As your priorities change, you can always adjust your budget percentages to add entertainment back into the mix. After all, what’s life without a little bit of fun?
Here’s how to get started
If you want to implement the 50/30/20 budget rule (or another percentage allocation), here are some steps to get started:
- Write down your income: Jot down how much money you earn each month after taxes. Be sure to include income you make from full-time work and side jobs.
- Calculate the percentages: Use the 50/30/20 rule to calculate what to spend in each area given your income; of course, this can be used as a starting point.
- List your expenses, debt payments, and savings goals: Write down and add up your actual expenses (essential and non-essential) along with savings and debt payments to see what percentage of your income you’re currently spending in the different categories. From there, make budget cuts and adjust the percentage breakdown to arrive at an allocation that works for you.
- Set up several bank accounts: Create different places to store money for each budget category. For example, open an account for non-essential spending, essential bills, and savings. Moore suggests separating accounts this way because you’ll be able to freely spend money from your “wants” account knowing bill money is safe in a separate place.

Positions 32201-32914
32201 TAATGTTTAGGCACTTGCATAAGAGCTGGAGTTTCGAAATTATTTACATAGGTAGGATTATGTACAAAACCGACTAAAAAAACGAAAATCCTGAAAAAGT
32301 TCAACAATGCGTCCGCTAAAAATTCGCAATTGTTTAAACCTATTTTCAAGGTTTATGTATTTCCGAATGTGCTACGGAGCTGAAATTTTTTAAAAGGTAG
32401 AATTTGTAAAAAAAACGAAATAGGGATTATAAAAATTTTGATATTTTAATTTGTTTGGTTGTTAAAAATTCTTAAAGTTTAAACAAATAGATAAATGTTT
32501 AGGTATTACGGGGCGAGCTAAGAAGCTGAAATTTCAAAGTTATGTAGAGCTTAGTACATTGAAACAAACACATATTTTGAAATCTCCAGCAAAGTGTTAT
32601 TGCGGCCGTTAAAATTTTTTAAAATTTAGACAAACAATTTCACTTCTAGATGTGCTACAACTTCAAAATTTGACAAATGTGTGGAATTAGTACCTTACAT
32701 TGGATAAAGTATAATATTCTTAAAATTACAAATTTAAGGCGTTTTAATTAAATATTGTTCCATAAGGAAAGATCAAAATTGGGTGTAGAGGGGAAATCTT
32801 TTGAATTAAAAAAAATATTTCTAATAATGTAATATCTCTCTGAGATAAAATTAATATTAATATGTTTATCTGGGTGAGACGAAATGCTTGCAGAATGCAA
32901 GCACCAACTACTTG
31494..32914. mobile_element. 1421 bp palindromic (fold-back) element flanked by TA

- Schedule payments: Set up an automatic transfer of your income to the various accounts when you get paid. You may be able to set up multiple direct deposits with your employer. If not, try setting up biweekly or semi-monthly transfers from account to account with your bank. Automation takes the emotional element out of budgeting, Moore says. When you’re having a bad day, you’ll hopefully be less inclined to dip into your savings for some retail therapy if the money isn’t sitting in your everyday checking account.
In a perfect world, you would set up a budget and stick to it religiously—but things happen. If you’re unable to stay on the budgeting bandwagon, don’t be too hard on yourself. You can always hop back on when you’re financially able. The 50/30/20 may not be one-size-fits-all, but using some variation of it could help you on your journey to meeting your financial goals.